FEA has not been immune to staffing issues, either. Shortages, said Heffner, “Have happened quite a number of times, where we could see someone (or a number of people) out for two weeks at a time.” The lab usually addresses this problem by moving employees around to fill gaps, but “That’s not always possible, especially if we have a number of people out in a given day. We also will add hours or weekend shifts to catch up on any work backups.” However, “We are noticing a lack of employees willing to work later and/or overnight, making it more difficult to stay fully staffed in order to offer the turnaround that we’d like to have.”

Competing for New Workers
Precision Optical Group has to cope with a limited labor pool even in the best of times. Tamerius estimates that the total available labor pool within an hour’s drive from the lab is about 50,000. There are several other sizeable manufacturing plants in town, all competing for the same type of worker. “We have more hiring issues with entry-level folks to work in general production. Those are the positions everyone’s looking for in our local market.” He has observed a striking indicator of the number of open positions in the area: “In our little community we have a total of about eight billboards, and all of them are filled with help wanted advertisements. I’ve lived here my entire life, and I’ve never seen a billboard for recruiting before COVID.”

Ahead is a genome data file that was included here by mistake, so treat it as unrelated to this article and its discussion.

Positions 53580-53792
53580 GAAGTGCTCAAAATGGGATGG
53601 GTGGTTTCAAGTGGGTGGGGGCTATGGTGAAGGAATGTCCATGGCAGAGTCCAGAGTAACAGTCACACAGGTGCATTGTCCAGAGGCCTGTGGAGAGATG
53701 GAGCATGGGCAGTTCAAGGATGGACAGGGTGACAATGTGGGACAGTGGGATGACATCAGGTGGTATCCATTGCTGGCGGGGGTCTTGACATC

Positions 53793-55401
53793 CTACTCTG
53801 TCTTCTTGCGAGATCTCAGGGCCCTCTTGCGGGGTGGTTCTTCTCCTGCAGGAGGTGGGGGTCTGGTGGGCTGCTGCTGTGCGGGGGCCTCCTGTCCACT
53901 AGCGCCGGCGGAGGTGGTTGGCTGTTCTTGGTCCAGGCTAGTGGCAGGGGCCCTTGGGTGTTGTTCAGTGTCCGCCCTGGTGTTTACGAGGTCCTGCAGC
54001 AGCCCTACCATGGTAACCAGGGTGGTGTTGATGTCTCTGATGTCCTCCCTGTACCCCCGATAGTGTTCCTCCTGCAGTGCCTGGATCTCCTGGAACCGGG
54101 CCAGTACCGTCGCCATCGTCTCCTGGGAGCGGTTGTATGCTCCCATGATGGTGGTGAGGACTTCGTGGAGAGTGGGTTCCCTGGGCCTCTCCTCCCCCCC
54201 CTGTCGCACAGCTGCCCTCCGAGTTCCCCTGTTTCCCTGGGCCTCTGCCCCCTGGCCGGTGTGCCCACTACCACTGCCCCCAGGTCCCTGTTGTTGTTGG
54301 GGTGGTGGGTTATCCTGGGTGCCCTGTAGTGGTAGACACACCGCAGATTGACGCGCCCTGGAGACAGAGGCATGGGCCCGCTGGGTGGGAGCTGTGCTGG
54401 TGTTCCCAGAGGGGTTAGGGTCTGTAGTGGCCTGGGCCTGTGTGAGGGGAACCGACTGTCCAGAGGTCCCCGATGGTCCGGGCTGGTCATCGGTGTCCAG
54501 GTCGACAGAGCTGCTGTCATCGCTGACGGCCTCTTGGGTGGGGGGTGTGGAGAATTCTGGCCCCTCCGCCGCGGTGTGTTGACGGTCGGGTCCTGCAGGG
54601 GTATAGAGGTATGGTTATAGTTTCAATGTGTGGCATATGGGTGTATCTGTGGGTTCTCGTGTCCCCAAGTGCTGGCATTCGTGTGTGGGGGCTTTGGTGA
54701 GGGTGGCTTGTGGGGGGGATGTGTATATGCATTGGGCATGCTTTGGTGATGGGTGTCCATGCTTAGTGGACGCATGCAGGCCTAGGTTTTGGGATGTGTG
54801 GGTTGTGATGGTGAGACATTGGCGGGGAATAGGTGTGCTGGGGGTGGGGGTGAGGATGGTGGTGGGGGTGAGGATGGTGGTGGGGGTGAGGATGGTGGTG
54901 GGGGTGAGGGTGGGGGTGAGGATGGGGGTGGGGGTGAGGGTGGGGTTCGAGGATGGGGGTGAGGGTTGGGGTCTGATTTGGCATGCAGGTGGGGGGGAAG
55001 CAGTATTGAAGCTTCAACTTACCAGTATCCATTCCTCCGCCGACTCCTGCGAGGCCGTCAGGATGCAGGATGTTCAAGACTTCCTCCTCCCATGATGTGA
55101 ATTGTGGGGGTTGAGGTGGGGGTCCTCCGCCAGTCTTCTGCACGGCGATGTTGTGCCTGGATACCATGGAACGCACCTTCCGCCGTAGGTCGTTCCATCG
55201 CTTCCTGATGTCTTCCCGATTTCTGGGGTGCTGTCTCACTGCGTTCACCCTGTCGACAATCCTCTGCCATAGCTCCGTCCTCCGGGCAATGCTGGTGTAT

Heffner has also experienced challenges trying to find production workers. “We tend to have a number of applications that haven’t worked in production, which can be a challenging environment for those that haven’t experienced it before.”